I had almost forgotten that I made these Liquid Equivalents Cards earlier in the year. I updated the version I made the first time we went through Cycle 2 to be more visually appealing. Then in the busy-ness of learning and reviewing Skip Counting, I forgot all about them!
But Week 12 of Classical Conversations is upon us and it is time to break these out, laminate them and enjoy them with my kids.
But I don’t just want to share these cute cards with you, I want to give you my very best ideas for reviewing Liquid Equivalents.
As with our Skip Counting Cards, the Liquid Equivalents Cards are available in our Shop. Go grab them and come back here for tips on how to best use them.
Now that you have the cards, here are my best ideas for hands-on learning and reviewing of liquid equivalents.
Simple Grab and Match with Songs
Our first year in Classical Conversations, I simply made cards with the words printed on them and had my student match each measurement to a sticky note.
We made it a little more interesting by hiding the sticky notes (little ones who cannot read yet delight in this!) first. We would sing the songs or chant the chants as we searched for the right sticky note to go with the card my student had in her hands.
You can use the updated version of these cards in the same way. Hide half of the cards (with a little one’s help, if possible) and have a searching singing good time.
Memory Match Game
You can also take these Liquid Equivalents cards and make them into a Memory Match Game. The instructions to do this are included in the download. Once you have printed them out, you can place them face down and have your student remember not only where the cards are, but which equivalents go together. This is perfect for the younger Foundations students.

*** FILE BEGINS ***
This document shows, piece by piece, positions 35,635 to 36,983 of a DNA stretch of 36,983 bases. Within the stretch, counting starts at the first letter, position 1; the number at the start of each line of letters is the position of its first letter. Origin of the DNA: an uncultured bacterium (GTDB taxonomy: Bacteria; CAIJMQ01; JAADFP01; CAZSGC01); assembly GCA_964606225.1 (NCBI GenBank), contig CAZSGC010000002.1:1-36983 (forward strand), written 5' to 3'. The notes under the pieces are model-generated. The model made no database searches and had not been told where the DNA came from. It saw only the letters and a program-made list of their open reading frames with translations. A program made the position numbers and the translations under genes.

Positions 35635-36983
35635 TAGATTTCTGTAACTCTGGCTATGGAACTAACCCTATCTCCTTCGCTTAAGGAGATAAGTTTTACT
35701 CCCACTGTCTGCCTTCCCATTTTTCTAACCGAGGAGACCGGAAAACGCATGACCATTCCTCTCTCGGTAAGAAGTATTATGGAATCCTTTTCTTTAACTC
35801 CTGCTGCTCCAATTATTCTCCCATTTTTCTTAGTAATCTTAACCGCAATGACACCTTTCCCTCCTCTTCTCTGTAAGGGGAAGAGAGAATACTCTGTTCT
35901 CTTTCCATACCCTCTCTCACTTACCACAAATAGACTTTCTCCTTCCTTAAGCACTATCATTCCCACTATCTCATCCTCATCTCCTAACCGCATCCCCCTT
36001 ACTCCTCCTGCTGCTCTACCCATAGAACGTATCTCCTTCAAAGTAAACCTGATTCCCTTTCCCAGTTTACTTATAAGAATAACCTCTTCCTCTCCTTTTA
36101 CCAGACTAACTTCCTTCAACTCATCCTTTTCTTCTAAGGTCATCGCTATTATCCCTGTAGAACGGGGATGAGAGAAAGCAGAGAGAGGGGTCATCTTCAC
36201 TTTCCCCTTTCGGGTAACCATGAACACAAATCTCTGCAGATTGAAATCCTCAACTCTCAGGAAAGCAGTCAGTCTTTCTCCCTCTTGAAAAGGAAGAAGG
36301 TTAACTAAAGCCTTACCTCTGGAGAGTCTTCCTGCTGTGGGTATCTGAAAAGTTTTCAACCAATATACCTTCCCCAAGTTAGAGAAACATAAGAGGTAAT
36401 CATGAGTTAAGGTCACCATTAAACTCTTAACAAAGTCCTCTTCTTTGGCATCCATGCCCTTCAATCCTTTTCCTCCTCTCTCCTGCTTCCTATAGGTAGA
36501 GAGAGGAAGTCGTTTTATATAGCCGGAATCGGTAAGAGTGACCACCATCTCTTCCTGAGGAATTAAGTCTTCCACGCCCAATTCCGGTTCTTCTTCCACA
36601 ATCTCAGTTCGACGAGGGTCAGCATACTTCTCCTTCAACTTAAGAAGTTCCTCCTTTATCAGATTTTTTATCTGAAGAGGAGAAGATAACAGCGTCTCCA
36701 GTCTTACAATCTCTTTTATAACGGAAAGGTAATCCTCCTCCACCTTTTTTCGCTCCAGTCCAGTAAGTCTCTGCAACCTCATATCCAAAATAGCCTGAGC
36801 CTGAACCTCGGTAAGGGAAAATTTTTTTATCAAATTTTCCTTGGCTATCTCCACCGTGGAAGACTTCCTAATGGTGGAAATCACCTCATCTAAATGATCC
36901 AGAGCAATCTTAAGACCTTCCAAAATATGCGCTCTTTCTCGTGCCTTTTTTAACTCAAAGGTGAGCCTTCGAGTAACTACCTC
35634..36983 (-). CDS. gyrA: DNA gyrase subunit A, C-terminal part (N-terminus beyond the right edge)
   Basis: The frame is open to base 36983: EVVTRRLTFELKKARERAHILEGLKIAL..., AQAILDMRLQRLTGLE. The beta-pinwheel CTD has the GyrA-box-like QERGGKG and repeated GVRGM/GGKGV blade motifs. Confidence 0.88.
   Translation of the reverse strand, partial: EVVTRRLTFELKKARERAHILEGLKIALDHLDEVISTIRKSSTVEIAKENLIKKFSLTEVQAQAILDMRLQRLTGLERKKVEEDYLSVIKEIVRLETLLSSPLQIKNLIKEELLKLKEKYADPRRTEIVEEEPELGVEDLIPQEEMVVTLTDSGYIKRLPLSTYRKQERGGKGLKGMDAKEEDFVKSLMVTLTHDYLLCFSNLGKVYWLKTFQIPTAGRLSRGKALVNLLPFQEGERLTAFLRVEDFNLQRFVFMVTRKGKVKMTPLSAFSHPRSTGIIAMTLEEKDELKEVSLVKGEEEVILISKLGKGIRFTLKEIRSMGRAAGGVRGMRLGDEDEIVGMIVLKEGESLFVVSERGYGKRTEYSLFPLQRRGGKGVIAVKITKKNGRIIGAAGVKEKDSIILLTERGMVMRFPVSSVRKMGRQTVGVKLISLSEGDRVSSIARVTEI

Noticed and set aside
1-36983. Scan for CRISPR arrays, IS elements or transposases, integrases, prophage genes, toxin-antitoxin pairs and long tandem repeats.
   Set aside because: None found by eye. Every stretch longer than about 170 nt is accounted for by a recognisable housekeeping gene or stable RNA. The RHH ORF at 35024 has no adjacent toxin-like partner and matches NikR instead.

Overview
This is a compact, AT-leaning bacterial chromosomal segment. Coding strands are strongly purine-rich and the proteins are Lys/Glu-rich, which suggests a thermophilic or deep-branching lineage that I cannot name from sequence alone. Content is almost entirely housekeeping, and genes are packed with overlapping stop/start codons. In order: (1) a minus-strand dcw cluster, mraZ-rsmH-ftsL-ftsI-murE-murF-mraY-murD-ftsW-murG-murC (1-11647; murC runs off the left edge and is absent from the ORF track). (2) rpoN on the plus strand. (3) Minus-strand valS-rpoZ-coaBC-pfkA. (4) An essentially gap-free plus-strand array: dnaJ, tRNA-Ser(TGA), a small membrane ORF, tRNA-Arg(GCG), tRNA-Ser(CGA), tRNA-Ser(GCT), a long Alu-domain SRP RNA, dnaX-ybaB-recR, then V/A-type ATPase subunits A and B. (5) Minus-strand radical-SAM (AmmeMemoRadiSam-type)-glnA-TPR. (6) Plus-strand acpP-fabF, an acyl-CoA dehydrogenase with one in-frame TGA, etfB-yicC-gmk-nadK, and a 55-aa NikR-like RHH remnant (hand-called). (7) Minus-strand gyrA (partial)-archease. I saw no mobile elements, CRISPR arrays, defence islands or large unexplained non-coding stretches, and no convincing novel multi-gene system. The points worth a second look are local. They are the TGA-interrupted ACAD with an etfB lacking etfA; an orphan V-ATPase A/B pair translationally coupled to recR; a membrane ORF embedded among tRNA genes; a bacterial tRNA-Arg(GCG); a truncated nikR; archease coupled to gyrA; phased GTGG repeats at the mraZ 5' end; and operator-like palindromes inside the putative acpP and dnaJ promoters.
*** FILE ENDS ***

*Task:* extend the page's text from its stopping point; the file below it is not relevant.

Water Sensory Bin
I have yet to meet a kid who does not love playing with water in all manner of containers. I saved up some specific liquid measurement containers and fill a tub with water and let the kids go to town. This is more play-intensive, but singing songs is always encouraged while the kids are exploring.
You can really increase the fun by adding some food coloring to the water in specific size containers and having the kids mix colors. For example, you could have 8 fluid ounces of red mixed with another cup of blue to make one pint. Playing around with colors and combinations will help increase students’ understanding of the relationships between the measurements.
Water Relay (larger equivalents)
This is my absolute favorite idea and I KNOW my kids are going to have so much fun doing this together. Obviously a water is fun. And a relay is always fun, too!
The idea here is to have the larger of two given equivalents container at one end of the course (say, a gallon). A bucket of water and the corresponding smaller of the given equivalents container at the other end of the course (in this example, it would be a quart container).
At the beginning of the relay, tell the kids we are working on filling a container of X size and ask, how many trips should we have to make if we have a container of Y size? Now they have a goal to work toward to fill the the container.
I feel like I am over-explaining this – you have seen a relay before, right? Anyway, this would work in large family settings or even for a fun review day with other families in community.
Cooking and Baking with Kids (smaller equivalents)
One of the best ways I can think of to help kids practice equivalents on a smaller scale (teaspoons and Tablespoons) is baking! I think it is almost universal: Kids like to bake.
Most of the time it is worth the mess to bake with kids. They get so much enjoyment out of it. And their sense of accomplishment is evident in their willingness to eat their own creations.
I searched out a recipe to give my kids lots of practice with teaspoons and Tablespoons and I found a wonderful recipe for Sheet Pan Pancakes. Perfect for a Saturday morning math review session!
More Math Resources
I truly hope these ideas are helpful to you and your students as you work to memorize and understand equivalents. Here are a few of our math posts that might interest you:
- Skip Counting Tips and Tricks
- Bringing Classical Conversations and Saxon Math Together (free printables)
- Saxon Math Prep Solved!
- How to Plan Saxon Math Twice a Month
- We Said Good-bye to Kindergarten Math